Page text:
Ina Fried

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NHL Aims to Win Back Disgruntled Hockey Fans by Cutting Price for All-Access App

Trying to make the most of a strike-shortened NHL season? Yep, there’s an app for that.

nhl gamecenter

After a months-long lockout, the professional hockey teams are due to start a 48-game season this weekend. And, in an effort to gain some goodwill, the NHL is cutting the price of its all-access GameCenter Live app, which also includes video access via PC and televisions (via a connected device such as a PlayStation 3).

A season-long subscription, which allows live access to out-of-market games, will cost $49.99. Last year, which wasn’t marred by a work stoppage, the league charged $169, with a mid-season discount price of $119 for those who signed up after January.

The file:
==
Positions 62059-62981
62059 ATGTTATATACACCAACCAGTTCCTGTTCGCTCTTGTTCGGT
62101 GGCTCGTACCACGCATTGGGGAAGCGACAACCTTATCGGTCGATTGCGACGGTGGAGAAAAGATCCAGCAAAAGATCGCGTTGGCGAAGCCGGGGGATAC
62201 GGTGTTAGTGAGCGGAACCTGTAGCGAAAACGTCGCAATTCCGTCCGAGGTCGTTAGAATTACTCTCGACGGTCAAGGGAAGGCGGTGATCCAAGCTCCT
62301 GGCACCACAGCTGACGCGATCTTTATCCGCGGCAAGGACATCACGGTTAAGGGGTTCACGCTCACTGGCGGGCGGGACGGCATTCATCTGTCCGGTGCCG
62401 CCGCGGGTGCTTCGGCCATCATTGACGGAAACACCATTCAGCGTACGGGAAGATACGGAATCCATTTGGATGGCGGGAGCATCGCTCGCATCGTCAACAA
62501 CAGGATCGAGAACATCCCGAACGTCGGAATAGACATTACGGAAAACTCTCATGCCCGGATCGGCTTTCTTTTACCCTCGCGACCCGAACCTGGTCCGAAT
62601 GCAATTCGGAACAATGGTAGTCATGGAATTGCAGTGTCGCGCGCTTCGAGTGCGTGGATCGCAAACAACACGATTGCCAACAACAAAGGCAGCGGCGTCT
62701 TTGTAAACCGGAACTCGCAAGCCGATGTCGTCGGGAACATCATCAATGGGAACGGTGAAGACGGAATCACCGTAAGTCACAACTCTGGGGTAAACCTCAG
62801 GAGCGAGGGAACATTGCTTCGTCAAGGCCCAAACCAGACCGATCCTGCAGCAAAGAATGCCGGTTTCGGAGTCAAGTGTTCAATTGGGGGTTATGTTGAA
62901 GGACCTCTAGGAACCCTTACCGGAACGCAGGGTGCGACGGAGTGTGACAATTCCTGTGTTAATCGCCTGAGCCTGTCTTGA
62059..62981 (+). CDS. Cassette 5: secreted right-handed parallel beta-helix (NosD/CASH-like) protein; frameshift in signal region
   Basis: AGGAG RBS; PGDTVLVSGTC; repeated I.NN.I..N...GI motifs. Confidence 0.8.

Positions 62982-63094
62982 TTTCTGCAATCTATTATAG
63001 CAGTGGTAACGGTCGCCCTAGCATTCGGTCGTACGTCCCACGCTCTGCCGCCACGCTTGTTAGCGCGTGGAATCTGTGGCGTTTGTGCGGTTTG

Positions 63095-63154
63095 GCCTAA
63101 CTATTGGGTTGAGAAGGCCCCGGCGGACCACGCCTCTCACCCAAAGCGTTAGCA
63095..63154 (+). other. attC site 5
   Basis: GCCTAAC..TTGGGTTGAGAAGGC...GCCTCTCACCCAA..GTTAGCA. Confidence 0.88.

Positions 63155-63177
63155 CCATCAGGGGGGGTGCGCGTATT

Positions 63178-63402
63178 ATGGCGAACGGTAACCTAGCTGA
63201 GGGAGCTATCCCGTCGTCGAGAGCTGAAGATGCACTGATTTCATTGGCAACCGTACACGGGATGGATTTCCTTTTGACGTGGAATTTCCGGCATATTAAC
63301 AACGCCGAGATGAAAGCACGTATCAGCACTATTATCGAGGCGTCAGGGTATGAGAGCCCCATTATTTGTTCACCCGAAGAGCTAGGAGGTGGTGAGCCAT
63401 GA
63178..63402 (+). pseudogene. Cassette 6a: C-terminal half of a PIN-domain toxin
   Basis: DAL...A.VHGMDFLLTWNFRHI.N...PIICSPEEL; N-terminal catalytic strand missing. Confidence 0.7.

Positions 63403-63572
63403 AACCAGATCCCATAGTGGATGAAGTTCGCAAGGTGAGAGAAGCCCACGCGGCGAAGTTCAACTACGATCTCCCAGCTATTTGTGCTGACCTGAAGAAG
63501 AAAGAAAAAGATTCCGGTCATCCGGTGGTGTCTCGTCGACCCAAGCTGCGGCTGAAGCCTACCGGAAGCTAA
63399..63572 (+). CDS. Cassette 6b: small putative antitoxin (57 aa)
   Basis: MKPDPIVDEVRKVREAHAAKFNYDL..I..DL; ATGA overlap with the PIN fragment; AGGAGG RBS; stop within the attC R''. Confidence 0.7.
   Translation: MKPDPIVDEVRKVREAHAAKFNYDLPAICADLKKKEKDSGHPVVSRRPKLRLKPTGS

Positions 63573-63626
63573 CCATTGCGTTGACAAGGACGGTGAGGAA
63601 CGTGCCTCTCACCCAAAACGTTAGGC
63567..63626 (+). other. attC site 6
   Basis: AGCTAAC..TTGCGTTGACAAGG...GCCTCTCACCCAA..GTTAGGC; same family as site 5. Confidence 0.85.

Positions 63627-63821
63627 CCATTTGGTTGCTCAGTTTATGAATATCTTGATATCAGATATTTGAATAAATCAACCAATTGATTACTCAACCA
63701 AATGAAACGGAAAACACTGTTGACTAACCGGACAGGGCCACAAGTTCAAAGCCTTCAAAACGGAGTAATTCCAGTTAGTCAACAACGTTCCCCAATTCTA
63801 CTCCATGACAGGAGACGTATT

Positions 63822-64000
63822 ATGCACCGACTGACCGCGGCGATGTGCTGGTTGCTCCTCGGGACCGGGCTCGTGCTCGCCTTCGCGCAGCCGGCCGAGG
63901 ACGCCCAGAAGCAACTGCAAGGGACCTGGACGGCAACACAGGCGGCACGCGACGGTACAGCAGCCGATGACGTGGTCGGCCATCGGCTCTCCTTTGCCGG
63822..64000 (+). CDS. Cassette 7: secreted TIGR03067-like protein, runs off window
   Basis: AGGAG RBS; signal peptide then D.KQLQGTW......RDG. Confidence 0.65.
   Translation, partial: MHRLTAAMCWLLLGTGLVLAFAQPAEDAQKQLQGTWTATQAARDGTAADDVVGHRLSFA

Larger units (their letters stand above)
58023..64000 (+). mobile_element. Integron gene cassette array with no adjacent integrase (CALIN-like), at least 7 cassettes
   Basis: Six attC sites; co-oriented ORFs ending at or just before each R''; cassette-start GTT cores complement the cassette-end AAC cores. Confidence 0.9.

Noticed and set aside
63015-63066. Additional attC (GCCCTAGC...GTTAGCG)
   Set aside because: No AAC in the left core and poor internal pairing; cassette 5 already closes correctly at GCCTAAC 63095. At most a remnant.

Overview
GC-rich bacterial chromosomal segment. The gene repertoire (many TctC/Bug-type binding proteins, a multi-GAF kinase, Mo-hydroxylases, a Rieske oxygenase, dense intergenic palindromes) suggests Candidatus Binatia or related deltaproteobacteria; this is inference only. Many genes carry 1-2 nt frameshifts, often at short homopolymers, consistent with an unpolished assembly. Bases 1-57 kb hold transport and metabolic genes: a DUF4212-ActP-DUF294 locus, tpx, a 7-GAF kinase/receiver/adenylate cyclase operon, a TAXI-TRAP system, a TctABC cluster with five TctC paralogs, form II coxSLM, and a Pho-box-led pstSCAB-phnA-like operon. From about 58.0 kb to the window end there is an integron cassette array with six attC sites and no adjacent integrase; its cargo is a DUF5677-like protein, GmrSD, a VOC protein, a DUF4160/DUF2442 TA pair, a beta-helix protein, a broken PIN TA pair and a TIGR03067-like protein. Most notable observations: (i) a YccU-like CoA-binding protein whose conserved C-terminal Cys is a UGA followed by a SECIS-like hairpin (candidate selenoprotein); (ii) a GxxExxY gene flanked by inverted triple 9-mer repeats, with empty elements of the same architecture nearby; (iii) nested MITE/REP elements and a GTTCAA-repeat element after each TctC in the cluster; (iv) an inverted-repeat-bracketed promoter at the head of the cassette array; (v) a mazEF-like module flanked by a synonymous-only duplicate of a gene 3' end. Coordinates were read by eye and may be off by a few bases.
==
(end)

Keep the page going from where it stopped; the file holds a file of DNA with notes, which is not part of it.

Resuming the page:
Supported mobile devices include iPhones, iPads and Android devices — as well as BlackBerry 10 devices later this year. This year also marks the first time that games will be available on the Xbox 360, in addition to Roku and PS3.

For those who don’t want to pay the $50, there is a $4.99 app that includes radio feeds and in-game highlights, as well as a free version with scores and post-game highlights. Verizon Wireless LTE subscribers get the mid-level service for free.

The apps should be available for download by Wednesday, well ahead of the first puck drop. Now if only there were an app to get back that missing half season.

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Just as the atom bomb was the weapon that was supposed to render war obsolete, the Internet seems like capitalism’s ultimate feat of self-destructive genius, an economic doomsday device rendering it impossible for anyone to ever make a profit off anything again. It’s especially hopeless for those whose work is easily digitized and accessed free of charge.

— Author Tim Kreider on not getting paid for one’s work